Researchers of the University College in London have discovered that the system which normally coordinates signalling from the brain to different parts of the heart may be disrupted in some people, making them vulnerable to potentially fatal abnormal heart rhythms during mentally taxing tasks or emotional events.
Mental stress is thought to be responsible for a further 20 per cent of sudden cardiac deaths, but scientists have been baffled by the exact mechanisms by which stress can bring on a fatal short-circuiting of the heart. The new study suggests that uneven brain activity in the brainstem seems to result in an uneven distribution of signals across the heart, which stops the heart from contracting normally.
In the UCL study, volunteers with a history of heart disease were given stressful mental tasks while their brain activity was monitored using PET imaging. Electrical waves travelling across their heart were monitored using electrocardiogram analysis.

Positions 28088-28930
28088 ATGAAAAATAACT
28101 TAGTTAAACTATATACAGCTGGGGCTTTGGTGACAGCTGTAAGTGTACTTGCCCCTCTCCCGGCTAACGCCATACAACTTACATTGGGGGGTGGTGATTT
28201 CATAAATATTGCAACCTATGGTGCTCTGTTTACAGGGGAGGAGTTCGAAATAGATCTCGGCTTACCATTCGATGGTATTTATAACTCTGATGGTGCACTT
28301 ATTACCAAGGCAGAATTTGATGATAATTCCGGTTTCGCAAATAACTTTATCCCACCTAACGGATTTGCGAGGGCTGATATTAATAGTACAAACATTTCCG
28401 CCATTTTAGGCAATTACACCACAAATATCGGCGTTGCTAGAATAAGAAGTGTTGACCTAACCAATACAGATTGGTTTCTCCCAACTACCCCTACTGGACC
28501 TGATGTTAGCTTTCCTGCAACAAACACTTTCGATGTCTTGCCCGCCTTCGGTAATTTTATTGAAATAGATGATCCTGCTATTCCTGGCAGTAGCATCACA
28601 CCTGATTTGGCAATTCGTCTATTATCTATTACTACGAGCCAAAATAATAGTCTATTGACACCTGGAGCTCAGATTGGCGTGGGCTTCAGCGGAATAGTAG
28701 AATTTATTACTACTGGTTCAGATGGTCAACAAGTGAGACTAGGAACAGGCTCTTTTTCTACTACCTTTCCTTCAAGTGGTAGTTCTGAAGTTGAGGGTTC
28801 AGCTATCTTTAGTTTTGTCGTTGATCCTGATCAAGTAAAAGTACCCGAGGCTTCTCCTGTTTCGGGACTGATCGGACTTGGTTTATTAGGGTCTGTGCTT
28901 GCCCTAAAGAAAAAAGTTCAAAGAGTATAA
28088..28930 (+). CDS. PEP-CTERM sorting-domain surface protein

The study showed that stress-induced changes in electrical currents in the heart were accompanied by uneven activity within the brainstem which is connected on the left and right side to the heart by nerve pathways. UCL scientists think that, in some cases, these autonomic nerves fire unevenly during stress, which disturbs the smooth electrical pattern across the heart and could ultimately induce an irregular, and eventually fatal, heartbeat.
"The combination of heart and brain irregularities means that heart failure could occur during a stressful or emotional event like a family gathering or even a boisterous New Year party,” concludes Dr Peter Taggart from UCL`s Centre for Cardiology.
"Our research focuses on what is happening upstream, in the brain, when stress causes these heart rhythm problems. It may soon be possible to identify which people are particularly at risk and even to treat a heart problem with a drug that works on the brain,” Taggart says.
MEDICA.de; Source: University College, London (UCL)